What is wp-config.php in WordPress? How to edit wp-config File

Frances Henry

Confusing the issue is that WordPress has three (3) constants that look like they could do the same thing. First off, remember that if WP_DEBUG is false, it and the other two WordPress DEBUG constants do not do anything. The PHP directives, whatever they are, will prevail. Except for ‘error_reporting’, WordPress will set this to 4983 if WP_DEBUG is defined as false. Second, even if WP_DEBUG is true, the other constants only do something if they too are set to true. If they are set to false, the PHP directives remain unchanged. For example, if your php.ini file has the directive (‘display_errors’ = ‘On’); but you have the statement define( ‘WP_DEBUG_DISPLAY’, false ); in your wp-config.php file, errors will still be displayed on screen even though you tried to prevent it by setting WP_DEBUG_DISPLAY to false because that is the PHP configured behavior. This is why it’s very important to set the PHP directives to what you need in case any of the related WP constants are set to false. To be safe, explicitly set/define both types. More detailed descriptions of the WP constants is available at Debugging in WordPress.

Johanne Slattery

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Lynn Austin

As of WordPress Version 2.2, DB_COLLATE was made available to allow designation of the database collation (i.e. the sort order of the character set). In most cases, this value should be left blank (null) so the database collation will be automatically assigned by MySQL based on the database character set specified by DB_CHARSET. Set DB_COLLATE to one of the UTF-8 values defined in UTF-8 character sets для большинства западноевропейских языков.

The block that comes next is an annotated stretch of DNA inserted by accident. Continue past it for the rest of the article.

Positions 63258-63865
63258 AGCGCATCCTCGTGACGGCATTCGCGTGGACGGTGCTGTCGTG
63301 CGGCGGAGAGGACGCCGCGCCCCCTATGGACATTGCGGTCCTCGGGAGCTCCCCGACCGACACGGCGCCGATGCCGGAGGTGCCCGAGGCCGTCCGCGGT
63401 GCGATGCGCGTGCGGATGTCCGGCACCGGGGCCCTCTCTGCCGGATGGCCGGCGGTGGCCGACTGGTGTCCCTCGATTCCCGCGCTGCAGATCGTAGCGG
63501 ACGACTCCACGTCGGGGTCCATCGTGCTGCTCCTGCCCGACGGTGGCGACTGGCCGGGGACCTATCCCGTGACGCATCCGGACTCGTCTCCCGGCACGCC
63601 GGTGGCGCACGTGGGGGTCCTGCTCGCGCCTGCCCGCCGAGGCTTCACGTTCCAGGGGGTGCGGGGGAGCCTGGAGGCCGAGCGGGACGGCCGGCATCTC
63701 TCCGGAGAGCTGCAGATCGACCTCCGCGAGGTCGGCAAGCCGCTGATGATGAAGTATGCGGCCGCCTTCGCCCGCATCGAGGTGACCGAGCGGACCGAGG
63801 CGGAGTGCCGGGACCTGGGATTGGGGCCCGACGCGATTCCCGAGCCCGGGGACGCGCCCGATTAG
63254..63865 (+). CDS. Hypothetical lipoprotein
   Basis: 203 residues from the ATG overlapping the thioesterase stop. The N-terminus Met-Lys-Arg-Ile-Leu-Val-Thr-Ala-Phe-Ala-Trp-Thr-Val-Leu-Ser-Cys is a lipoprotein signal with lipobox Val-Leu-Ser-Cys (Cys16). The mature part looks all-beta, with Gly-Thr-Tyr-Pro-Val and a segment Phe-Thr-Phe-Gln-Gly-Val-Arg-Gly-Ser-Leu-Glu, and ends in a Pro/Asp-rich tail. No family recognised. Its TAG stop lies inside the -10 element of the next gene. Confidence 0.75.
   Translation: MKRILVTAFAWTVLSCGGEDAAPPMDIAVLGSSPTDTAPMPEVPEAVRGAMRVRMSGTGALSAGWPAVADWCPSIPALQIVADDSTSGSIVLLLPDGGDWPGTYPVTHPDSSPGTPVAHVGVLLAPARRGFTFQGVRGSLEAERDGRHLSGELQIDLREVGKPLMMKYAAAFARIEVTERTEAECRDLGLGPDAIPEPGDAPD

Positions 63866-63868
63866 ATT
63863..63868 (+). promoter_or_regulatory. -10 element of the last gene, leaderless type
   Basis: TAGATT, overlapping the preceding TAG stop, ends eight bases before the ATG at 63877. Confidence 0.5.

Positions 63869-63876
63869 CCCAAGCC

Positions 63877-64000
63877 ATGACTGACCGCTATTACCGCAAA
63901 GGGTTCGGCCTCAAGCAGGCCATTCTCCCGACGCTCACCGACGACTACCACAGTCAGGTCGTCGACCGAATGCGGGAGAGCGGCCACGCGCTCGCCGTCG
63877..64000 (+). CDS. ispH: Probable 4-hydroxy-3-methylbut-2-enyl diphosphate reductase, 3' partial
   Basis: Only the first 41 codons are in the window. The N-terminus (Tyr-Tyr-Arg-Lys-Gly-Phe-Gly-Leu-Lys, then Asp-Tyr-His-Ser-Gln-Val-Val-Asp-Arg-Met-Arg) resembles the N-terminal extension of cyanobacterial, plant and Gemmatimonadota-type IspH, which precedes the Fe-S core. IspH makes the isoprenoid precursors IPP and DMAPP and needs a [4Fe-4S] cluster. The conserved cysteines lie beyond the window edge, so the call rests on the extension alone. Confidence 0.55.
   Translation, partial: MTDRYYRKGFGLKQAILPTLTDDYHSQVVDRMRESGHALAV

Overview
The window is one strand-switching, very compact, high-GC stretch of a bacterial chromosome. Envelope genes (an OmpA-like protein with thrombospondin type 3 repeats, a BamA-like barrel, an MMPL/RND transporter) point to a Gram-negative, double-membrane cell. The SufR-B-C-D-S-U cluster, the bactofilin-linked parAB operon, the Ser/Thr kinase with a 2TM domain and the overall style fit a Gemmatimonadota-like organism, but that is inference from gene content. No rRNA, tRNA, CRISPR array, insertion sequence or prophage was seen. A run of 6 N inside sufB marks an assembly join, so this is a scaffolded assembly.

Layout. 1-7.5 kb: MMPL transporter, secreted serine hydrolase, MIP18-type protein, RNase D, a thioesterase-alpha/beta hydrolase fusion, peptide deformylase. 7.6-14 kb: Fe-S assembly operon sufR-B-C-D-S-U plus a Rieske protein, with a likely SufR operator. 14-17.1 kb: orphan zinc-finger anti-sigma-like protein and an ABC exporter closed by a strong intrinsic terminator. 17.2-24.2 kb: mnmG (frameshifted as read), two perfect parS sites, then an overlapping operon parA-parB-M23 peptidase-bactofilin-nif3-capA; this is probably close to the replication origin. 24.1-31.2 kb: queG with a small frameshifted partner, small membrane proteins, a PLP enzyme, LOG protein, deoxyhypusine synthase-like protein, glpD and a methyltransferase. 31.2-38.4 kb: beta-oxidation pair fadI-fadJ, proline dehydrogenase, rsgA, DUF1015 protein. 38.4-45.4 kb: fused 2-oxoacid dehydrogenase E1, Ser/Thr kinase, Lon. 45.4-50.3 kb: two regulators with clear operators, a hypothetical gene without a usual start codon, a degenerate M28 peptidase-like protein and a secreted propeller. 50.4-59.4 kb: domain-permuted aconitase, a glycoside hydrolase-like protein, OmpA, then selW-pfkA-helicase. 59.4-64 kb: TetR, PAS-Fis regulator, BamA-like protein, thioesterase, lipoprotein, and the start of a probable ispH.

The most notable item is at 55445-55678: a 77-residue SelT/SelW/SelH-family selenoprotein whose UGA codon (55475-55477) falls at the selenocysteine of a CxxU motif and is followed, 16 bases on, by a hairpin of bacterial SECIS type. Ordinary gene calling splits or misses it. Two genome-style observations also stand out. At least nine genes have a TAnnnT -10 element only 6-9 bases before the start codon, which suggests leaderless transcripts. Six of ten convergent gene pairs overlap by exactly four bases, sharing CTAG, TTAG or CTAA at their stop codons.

How to Edit wp-config.php File From Within WordPress Without FTP?
Clemmie Sapp

The most common way to edit this file is to access your WordPress hosting space via cPanel File Manager or an FTP agent like FileZilla. In some cases, WordPress users either don’t have access to FTP server or just want to edit wp-config.php file from within WordPress Admin Panel. Below I’ll mention 2 plugins that give you the ability to edit your WordPress configuration file (wp-config.php) directly from within WordPress Admin panel.

How to Edit wp-config.php File in WordPress
Tanya Yates

“A constant is an identifier (name) for a simple value. As the name suggests, that value cannot change during the execution of the script (except for magic constants, which aren’t actually constants). A constant is case-sensitive by default. By convention, constant identifiers are always uppercase.”

How to edit wp-config.php file in WordPress
Ma Gentile

The file called wp-config.php is the main configuration file for any WordPress website. It’s always located in the root folder of the domain’s WordPress installation. Unlike other basic WordPress files, it’s generated specifically for your website during the installation. It keeps information about the database for your website and some other essential settings.

As it contains  important information, we do not recommend editing it without making a backup of the file or even the website.

You can find it in cPanel > Files section > File Manager menu > root folder of the WordPress installation:

There are several ways to edit it:

1.  Via cPanel File Manager menu > select the needed wp-config.php file > click on Code Editor button:

2.  Download the file to your device and use any text editor, like Notepad or TextEdit, to make the changes. Once done, you will need to reupload the file to the hosting account.

Understanding wp-config.php file

Before we get to the actual editing of the file, let’s take a look at the basic wp-config.php file code.
Here’s an example of the default WordPress wp-config.php file:

Each section of this file is well documented in the file itself. Almost all the settings are defined by using PHP constants: